Specifically, in a case where the elementary stream corresponding to the DynamicInfo( ) is a video stream (stream==VIDEO), the DynamicInfo( ) is formed of a display_aspect_ratio (4 bits) and a reserved_for_word_alignment for word alignment. In the display_aspect_ratio, e.g., the aspect ratio of video data is described as the output attribute (display mode) of the video data corresponding to the video stream. Namely, in the display_aspect_ratio, information indicating that, e.g., the aspect ratio is either 16:9 or 4:3 is described. Note that the DynamicInfo( ) for a video stream may include, besides the aspect ratio, e.g., the size (X pixels×Y pixels) of a picture to be displayed by the video data.

In a case where the elementary stream corresponding to the DynamicInfo( ) is an audio stream (stream==AUDIO), the DynamicInfo( ) is formed of a channel_assignment (4 bits) and a reserved_for_word_alignment for word alignment. In the channel_assignment, in a case where the audio stream includes 2-channel audio data, an output attribute (output mode) of the 2-channel audio stream is described. Namely, in the channel_assignment, information indicating that the audio data is assigned to either the “Stereo” or the “Dual” (bilingual) channel mode is described.

In a case where the elementary stream corresponding to the DynamicInfo( ) is a subtitle stream (stream==SUBTITLE), the DynamicInfo( ) is formed of a reserved_for_word_alignment for word alignment. Namely, in the embodiment of FIG. 13, no output attribute is defined as the dynamic information for the subtitle stream.

[Explanation of EP_map( )]

Referring next to FIG. 14, details of the EP_map( ) of FIG. 10 will be explained.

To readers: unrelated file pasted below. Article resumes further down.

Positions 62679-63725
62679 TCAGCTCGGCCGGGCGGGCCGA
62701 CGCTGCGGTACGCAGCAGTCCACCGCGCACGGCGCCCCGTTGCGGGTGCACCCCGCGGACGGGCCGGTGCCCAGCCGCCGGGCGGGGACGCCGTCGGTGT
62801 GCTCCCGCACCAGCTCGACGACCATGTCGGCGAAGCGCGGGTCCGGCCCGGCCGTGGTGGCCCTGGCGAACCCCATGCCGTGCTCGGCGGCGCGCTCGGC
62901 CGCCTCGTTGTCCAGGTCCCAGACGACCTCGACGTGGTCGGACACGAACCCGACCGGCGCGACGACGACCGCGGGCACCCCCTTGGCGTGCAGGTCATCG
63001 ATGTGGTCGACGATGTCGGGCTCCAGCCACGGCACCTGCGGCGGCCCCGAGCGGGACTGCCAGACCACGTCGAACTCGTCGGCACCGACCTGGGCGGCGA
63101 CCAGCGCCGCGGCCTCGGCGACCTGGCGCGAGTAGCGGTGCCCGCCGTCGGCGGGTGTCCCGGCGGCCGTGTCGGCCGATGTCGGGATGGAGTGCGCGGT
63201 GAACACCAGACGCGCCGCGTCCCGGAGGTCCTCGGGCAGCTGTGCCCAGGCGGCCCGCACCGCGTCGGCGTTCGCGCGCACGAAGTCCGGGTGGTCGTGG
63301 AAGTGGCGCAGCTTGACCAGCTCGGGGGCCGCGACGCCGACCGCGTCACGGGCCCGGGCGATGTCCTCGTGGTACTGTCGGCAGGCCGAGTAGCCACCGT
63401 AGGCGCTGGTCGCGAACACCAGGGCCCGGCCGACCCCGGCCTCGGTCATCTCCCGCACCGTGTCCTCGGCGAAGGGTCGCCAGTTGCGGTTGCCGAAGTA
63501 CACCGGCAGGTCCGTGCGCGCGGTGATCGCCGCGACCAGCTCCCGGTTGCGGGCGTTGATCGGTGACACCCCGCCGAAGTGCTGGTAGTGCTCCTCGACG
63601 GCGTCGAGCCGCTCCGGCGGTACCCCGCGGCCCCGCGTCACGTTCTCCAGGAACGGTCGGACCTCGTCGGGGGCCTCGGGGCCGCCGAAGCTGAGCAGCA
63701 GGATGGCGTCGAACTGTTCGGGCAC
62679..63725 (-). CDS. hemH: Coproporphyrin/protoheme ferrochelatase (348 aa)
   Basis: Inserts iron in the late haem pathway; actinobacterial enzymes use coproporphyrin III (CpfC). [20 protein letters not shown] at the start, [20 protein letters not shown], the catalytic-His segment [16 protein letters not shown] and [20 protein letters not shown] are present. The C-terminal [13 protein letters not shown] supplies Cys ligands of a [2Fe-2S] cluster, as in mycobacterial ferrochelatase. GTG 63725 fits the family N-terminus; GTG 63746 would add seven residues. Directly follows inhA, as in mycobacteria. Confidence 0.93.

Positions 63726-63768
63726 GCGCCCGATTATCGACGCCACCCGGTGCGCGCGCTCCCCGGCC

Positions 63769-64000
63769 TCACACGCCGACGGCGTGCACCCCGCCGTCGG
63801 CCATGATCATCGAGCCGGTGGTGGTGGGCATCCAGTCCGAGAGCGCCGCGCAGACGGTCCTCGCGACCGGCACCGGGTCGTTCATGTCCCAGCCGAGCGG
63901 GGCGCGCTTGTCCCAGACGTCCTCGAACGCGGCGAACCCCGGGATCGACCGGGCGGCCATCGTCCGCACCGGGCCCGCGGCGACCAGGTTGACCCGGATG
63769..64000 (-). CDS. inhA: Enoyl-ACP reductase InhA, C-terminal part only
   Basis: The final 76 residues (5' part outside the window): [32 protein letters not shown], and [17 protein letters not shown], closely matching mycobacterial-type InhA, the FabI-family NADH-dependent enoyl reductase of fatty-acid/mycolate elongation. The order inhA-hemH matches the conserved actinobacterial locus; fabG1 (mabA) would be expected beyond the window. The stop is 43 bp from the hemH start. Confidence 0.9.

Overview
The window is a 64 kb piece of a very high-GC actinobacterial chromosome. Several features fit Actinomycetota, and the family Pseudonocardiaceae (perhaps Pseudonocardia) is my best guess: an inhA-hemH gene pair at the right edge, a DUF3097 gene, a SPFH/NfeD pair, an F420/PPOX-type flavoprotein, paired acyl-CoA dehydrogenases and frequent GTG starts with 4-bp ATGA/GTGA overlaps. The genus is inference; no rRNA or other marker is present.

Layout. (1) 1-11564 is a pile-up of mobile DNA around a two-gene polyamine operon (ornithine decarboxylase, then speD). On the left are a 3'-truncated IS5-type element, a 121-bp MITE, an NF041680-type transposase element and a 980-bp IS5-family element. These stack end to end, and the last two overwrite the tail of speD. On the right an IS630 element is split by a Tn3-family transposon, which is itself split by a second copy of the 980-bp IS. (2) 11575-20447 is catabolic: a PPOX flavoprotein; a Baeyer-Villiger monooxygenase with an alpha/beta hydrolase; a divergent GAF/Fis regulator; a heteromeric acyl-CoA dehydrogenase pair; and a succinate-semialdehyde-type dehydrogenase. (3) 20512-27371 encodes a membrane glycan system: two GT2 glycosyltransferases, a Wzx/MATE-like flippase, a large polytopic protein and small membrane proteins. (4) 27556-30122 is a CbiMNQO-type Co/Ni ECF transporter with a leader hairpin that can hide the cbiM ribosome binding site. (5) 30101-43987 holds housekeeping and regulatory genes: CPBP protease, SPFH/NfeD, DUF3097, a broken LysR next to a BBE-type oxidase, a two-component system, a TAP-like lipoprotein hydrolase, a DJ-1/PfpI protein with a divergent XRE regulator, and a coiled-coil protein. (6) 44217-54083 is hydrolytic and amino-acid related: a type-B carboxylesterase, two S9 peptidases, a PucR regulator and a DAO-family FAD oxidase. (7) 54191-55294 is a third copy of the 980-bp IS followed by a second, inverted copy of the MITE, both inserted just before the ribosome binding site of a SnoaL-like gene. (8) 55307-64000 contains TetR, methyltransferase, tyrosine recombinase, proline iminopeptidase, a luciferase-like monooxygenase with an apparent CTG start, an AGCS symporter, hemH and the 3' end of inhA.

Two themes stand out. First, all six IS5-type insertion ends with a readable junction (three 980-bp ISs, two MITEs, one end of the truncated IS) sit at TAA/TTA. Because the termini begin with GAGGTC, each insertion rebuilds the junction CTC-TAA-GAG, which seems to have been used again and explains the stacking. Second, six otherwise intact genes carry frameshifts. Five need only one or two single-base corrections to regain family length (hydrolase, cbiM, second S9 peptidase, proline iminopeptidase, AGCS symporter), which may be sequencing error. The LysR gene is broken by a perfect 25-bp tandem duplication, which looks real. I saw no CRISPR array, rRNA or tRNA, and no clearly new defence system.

FIG. 14 shows a syntax of an EP_map( ).

In the EP_map( ), there is described information about a decode startable point (entry point) at which decoding of an elementary stream can be started, for each of elementary streams multiplexed into the program stream stored in the clip stream file corresponding to the clip information file Clip( ) of FIG. 10 including that EP_map( ).

Here, as to a stream having a fixed rate, its decode startable point can be obtained by calculation, whereas as to a stream of a variable rate or a stream whose size differs for each video access unit, such as a video stream encoded in conformity with the MPEG standard, its decode startable point cannot be obtained by calculation, and thus, it involves a stream analysis to find the decode startable point. Quick recognition of a decode startable point is important in performing random access, and the EP_map( ) enables such quick recognition of a decode startable point.

Note that in the MPEG2-Video, the start of an intra-picture including a Sequence_header( ) (sequence header) is a decode startable point.

The EP_map( ) starts with a reserved_for_word_alignment (8 bits) for word alignment, which is then followed by a number_of_stream_id_entries (8 bits) The number_of_stream_id_entries represents the number of elementary streams for each of which the decode startable point information is described in the EP_map( ).

The number_of_stream_id_entries is followed by information for identifying an elementary stream and information about the decode startable point of the elementary stream, which are arranged repeatedly as many times as the number_of_stream_id_entries represents.

Namely, the number_of_stream_id_entries is immediately followed by a stream_id (8 bits) and a private_stream_id (8 bits) as information for identifying the elementary stream, which are further followed by a number_of_EP_entries (32 bits). The number_of_EP_entries represents the number of decode startable points for the elementary stream identified (specified) by the immediately preceding stream_id and private_stream_id.

The number_of_EP_entries is followed by a PTS_EP_start (32 bits)/RPN_EP_start (32 bits) set as the decode startable point information for the elementary stream specified by the immediately preceding stream_id and private_stream_id, which is arranged repeatedly as many times as the number_of_EP_entries represents.

The PTS_EP_start being one piece of the decode startable point information represents a decode startable point time (playback time) within a clip stream file having stored therein a program stream into which the elementary stream specified by the stream_id and the private_stream_id as mentioned above is multiplexed.